‘Unprecedented’ was the most-used term for describing both the pandemic breakdown and its subsequent recovery, leading to unprecedented fatigue towards the term by now.
- After lots of macroeconomic worries and political jitters, investor focus moves to corporate earnings. The pace of growth there is slowing but corporate strength is unbroken.
- We trim our enthusiasm for emerging market debt, see some consolidation in stocks of energy price takers such as DAX index, but continue to favour financials.
It seems that everybody wants to go back to normal by avoiding alarmistic headlines. Perhaps we are slowly moving from ‘unprecedented’ to ‘unusual’, as some things about the current situation still differ from previous recoveries.
Take emerging markets (EM) for instance: whenever the US central bank printed dollars to stem against a crisis in the past, a large chunk ended up in emerging markets. This was either directly via capital flowing there or via higher commodity prices (as EM are notoriously commodity-rich). This time around, the motor seems to be stuttering. Yes, energy prices are soaring but emerging markets are still facing headwinds. This is where ‘unusual’ comes into play: the delay in rolling out vaccines and limited fiscal leeway delay the recovery. Even worse, leading economies such as the US seem to be recovering earlier than in any previous recession. This means that the window of low US interest rates and cheap dollars is potentially closing for EM. We still like EM credit, as it pays decent yield pick-ups considering the risks, but it is time to cool the enthusiasm, as the best is behind us from a bondholder’s perspective.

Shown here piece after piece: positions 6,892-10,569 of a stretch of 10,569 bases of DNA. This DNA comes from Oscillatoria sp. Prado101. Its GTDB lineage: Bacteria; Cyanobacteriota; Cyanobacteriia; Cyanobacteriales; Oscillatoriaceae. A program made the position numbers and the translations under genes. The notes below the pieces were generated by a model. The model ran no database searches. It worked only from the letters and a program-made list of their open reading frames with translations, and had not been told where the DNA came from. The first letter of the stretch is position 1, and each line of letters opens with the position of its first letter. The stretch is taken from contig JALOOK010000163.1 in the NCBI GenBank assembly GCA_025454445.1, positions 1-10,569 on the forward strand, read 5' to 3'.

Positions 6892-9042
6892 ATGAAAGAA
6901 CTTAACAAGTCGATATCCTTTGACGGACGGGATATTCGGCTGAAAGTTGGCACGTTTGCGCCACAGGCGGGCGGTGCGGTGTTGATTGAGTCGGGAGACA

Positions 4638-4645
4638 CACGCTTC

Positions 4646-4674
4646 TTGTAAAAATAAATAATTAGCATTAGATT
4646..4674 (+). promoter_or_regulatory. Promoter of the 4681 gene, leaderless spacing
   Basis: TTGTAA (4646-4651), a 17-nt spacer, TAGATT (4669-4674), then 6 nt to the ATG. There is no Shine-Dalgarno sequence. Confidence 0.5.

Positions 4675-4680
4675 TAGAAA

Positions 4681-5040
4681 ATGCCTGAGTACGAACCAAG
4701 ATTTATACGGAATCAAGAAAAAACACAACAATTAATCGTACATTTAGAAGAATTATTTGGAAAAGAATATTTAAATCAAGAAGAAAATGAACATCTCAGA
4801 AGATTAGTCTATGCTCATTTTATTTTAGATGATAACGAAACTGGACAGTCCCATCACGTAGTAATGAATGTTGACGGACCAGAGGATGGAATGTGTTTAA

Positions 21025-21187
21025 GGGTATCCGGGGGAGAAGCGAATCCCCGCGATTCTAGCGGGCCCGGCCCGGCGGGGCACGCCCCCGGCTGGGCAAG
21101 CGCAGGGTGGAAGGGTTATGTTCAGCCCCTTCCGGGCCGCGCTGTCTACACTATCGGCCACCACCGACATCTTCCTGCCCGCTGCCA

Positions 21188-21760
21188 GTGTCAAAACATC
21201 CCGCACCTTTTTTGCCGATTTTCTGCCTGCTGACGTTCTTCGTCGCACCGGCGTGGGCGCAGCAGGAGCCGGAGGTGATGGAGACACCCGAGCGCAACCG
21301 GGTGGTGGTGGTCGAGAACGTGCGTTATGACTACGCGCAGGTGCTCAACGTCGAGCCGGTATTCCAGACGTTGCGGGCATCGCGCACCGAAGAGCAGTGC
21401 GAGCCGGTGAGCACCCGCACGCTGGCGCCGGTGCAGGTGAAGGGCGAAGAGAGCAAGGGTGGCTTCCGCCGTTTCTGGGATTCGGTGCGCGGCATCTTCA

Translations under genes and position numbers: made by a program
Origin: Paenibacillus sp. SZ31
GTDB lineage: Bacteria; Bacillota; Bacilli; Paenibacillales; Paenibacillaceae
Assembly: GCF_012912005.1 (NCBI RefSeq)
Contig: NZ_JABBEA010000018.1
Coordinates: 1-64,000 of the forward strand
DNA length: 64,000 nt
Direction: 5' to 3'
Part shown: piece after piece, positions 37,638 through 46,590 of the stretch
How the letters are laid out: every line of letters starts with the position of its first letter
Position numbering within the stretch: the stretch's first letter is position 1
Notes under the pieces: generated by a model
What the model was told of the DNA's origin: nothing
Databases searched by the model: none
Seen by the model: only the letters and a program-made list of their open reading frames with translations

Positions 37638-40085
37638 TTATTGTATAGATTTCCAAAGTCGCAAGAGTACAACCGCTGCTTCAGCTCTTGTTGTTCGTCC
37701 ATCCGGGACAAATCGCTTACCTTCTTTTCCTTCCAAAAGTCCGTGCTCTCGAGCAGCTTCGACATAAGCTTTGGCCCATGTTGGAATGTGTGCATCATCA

Conclusion for investors
As for the headlines, the odds are good that we will see a shift from rather soft macroeconomic numbers to corporate numbers that are still going strong. Here again, the general tenor is moving from ‘unprecedented’ to ‘unusual’, as the growth rate of quarterly earnings is moving from galactic to something more like stratospheric (see number of the week). This should not keep stocks from performing after a difficult month of September. However, the thrust will likely move away from markets affected by higher energy prices, such as the DAX, to sectors benefiting from higher rate prospects, such as financials.
Number of the week
What is going on in the markets? Julius Baer’s experts share their views.